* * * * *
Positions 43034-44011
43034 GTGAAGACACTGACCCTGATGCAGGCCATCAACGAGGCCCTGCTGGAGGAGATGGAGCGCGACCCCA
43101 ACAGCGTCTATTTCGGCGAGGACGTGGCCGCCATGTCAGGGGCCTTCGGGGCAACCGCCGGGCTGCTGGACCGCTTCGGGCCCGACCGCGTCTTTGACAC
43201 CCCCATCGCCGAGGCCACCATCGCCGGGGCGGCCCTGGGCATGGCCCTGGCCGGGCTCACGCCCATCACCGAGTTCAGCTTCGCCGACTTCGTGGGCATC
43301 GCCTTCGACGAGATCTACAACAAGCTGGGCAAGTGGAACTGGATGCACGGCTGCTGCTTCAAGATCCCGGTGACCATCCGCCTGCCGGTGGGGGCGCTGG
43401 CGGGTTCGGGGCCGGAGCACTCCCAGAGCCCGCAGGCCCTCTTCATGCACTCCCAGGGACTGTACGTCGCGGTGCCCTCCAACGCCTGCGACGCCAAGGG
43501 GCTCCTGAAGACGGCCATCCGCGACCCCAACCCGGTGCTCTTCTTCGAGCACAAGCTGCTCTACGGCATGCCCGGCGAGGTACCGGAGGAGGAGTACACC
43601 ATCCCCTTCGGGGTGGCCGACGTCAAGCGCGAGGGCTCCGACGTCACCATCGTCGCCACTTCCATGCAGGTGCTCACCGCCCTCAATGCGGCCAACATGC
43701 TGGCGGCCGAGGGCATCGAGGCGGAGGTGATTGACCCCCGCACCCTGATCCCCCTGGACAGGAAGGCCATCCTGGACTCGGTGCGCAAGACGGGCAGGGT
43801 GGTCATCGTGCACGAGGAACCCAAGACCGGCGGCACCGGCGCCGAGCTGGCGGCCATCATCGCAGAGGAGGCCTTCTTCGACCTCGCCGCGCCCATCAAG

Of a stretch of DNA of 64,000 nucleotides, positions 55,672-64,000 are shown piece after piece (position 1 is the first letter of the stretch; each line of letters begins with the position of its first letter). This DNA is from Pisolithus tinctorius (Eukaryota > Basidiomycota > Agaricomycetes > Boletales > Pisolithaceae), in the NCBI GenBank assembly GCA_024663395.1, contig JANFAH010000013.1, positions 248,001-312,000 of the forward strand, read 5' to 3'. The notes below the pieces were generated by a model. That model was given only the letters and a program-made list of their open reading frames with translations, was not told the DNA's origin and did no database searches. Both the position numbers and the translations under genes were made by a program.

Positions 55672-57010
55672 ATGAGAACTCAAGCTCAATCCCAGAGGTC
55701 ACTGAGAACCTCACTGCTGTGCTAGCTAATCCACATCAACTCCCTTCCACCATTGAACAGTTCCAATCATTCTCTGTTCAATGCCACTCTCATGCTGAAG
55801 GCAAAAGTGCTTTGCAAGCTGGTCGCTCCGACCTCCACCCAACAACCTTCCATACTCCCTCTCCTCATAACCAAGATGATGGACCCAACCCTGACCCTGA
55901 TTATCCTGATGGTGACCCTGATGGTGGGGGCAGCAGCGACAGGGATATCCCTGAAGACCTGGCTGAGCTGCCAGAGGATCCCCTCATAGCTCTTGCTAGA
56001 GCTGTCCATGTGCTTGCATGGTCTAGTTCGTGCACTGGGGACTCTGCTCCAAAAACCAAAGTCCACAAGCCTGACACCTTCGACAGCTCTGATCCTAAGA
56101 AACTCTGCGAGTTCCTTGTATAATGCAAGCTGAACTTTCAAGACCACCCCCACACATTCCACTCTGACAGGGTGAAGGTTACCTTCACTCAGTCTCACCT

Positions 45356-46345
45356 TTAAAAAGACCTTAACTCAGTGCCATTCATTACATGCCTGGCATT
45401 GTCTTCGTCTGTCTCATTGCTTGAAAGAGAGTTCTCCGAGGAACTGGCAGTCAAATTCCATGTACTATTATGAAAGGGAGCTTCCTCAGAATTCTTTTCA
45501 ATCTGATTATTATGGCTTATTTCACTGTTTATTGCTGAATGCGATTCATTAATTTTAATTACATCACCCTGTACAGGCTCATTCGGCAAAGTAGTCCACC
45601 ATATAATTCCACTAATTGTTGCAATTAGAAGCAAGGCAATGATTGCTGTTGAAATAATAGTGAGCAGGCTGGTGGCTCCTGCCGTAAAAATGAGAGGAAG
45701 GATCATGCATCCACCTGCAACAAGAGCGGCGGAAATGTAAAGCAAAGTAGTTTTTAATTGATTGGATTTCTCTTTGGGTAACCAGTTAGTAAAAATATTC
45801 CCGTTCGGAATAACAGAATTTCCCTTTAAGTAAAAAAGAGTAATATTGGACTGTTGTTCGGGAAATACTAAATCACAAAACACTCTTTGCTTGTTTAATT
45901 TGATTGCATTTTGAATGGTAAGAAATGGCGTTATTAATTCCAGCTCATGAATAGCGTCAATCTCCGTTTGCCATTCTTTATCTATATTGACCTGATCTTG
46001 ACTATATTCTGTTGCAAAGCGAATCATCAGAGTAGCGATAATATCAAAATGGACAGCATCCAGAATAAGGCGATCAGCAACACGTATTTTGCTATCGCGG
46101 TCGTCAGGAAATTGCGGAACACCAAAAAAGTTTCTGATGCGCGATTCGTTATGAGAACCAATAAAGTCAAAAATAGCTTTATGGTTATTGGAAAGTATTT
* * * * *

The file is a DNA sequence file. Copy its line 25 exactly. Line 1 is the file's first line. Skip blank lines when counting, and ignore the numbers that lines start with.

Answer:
45801 CCGTTCGGAATAACAGAATTTCCCTTTAAGTAAAAAAGAGTAATATTGGACTGTTGTTCGGGAAATACTAAATCACAAAACACTCTTTGCTTGTTTAATT